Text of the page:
This year Historic Vehicle Association awards were a feature at four events during Monterey week. Three car received the coveted HVA National Automotive Heritage Award for a vehicle eligible for the National Historic Vehicle Register. At the Pebble Beach Concours d’Elegance the FIVA/HVA Awards were presented for the most well preserved pre-war and post-war cars on the field.
The HVA will display five influential Amos E. Northup automobile designs at Concours d’Elegance of America on Sunday July 30th at The Inn at St. John’s in Plymouth, Michigan.
You’ve heard about National Historic Vehicle Register, the stringent criteria for entry and the lengthy documentation process required. Now, you can see all this glorious research for yourself as the Library of Congress as added four of the now 19 vehicles on the Register to their website for your perusal. Read on to learn more.
What’s your idea of the ultimate muscle car? If you had free access to any high performance, emotion inducing car part or platform, what would you assemble? That was the opportunity given the guys at Car and Driver in the late 1960s, and what they put together might be considered the ultimate Camaro. Read on to learn more about this one-of-a-kind creation dubbed “Blue Maxi” – Car and Driver’s once abused, “Company Car.”
Sixty years ago this month, one of automotive history’s most radical looking factory experimental vehicles appeared on the cover of Hot Rod magazine. Looking as though the entire top had been shorn off save a single, shark-like fin directly behind the driver, the “Mermaid Merc” was unlike anything else ever conceived or designed up to that point. Built specifically for the 1957 Daytona Speed Trials by Bill Stroppe and other Mercury crew/team members, the Mermaid was created for one reason—speed.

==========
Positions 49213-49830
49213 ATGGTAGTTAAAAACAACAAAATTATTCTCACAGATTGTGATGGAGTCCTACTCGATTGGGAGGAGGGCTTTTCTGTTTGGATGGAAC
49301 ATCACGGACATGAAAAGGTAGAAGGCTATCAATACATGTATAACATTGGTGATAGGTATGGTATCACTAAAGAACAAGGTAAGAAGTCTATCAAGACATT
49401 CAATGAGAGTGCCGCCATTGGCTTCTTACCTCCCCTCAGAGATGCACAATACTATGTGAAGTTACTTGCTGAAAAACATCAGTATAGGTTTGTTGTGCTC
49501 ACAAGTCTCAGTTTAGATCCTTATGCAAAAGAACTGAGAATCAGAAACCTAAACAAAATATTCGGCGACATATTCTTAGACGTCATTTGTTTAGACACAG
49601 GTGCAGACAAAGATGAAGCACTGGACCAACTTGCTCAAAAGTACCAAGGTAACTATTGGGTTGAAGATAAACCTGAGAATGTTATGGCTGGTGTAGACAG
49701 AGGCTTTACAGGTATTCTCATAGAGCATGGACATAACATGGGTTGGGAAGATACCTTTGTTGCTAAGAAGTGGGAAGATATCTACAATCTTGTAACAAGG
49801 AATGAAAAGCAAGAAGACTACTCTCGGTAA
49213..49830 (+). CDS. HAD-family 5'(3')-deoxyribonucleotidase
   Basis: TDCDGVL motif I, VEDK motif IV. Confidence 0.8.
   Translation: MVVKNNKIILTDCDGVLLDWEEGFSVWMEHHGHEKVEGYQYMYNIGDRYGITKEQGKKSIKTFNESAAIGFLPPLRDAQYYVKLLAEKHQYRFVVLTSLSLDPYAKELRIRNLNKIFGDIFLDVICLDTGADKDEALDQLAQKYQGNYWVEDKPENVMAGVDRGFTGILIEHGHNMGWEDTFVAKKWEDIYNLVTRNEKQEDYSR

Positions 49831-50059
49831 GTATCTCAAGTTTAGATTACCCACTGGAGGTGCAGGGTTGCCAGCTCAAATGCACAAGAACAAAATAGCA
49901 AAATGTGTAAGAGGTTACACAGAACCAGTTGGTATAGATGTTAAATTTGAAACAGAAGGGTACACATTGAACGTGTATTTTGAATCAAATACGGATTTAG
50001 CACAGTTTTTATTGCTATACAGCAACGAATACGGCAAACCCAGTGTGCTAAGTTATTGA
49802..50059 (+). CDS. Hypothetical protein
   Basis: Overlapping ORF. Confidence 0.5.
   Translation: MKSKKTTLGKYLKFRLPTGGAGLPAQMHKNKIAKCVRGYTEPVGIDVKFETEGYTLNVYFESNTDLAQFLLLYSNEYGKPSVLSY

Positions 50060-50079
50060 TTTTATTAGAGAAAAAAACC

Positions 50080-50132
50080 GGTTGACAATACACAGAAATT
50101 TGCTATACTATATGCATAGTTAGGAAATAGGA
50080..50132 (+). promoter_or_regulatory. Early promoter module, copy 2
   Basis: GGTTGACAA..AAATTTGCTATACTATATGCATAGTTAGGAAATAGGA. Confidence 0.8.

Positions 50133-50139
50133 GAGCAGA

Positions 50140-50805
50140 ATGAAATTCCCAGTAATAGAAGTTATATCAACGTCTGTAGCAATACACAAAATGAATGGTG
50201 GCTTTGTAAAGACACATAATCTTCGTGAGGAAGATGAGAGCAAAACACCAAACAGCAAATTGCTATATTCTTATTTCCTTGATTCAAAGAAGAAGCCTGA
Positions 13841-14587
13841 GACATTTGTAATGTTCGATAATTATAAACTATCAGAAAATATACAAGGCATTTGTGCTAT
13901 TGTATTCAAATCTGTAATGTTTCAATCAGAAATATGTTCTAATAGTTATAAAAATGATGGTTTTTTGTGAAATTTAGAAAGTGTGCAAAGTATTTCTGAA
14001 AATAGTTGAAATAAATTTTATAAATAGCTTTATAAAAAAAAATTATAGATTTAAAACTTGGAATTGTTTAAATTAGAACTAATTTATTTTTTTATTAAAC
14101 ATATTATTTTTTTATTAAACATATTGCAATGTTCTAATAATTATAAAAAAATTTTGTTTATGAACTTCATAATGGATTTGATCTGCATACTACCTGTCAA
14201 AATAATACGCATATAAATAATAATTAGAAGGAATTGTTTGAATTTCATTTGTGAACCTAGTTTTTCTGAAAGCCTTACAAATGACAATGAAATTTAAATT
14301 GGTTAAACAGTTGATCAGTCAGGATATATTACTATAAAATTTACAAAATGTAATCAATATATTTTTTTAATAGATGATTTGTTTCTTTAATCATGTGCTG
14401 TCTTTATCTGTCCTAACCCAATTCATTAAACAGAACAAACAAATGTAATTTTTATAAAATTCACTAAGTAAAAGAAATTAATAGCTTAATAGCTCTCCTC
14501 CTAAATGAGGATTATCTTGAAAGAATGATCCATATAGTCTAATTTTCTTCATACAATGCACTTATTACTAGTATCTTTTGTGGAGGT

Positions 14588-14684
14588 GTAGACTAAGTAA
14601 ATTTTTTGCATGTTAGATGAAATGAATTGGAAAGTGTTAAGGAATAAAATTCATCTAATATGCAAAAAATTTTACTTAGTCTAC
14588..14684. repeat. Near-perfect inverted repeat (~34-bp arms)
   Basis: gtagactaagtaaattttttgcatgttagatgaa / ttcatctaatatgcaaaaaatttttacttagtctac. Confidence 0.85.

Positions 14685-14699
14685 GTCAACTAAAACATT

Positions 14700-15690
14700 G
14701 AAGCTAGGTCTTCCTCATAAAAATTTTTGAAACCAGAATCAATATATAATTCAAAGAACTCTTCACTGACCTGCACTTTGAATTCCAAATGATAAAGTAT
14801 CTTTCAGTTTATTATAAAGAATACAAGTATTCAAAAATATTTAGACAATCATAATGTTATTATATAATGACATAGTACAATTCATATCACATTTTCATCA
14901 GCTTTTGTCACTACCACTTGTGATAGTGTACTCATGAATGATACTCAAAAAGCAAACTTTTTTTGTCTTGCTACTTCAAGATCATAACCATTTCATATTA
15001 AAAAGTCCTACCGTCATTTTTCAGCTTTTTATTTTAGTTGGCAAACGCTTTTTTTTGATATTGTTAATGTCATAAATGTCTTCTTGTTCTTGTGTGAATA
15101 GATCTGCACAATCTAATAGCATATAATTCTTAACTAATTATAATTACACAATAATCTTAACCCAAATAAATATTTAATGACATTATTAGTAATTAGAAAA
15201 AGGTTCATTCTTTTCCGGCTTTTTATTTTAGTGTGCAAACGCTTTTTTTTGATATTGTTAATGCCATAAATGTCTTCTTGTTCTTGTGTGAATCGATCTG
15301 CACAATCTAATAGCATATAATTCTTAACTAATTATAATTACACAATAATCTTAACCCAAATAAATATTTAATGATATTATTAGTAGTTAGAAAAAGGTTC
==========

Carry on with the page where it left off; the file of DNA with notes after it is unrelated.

While old car photos hold a certain level of fascination, there’s nothing like some old film footage to really make automotive history come alive. Check out this short film edited by Joe Santacroce showing a shipment of Buicks being unloaded on August 1, 1928 at the New York Central Rail Road Freight yard on their way to New York’s Broadway Garage.
This article originally appeared in Hemmings, written by Daniel Strohl, on July 21, 2017. Graham Blue Streak photographed in front of Amos Northup’s house. Photo courtesy Historic Vehicle Association. “Too radical,” they said. Indeed, Amos Northup’s design for the 1933…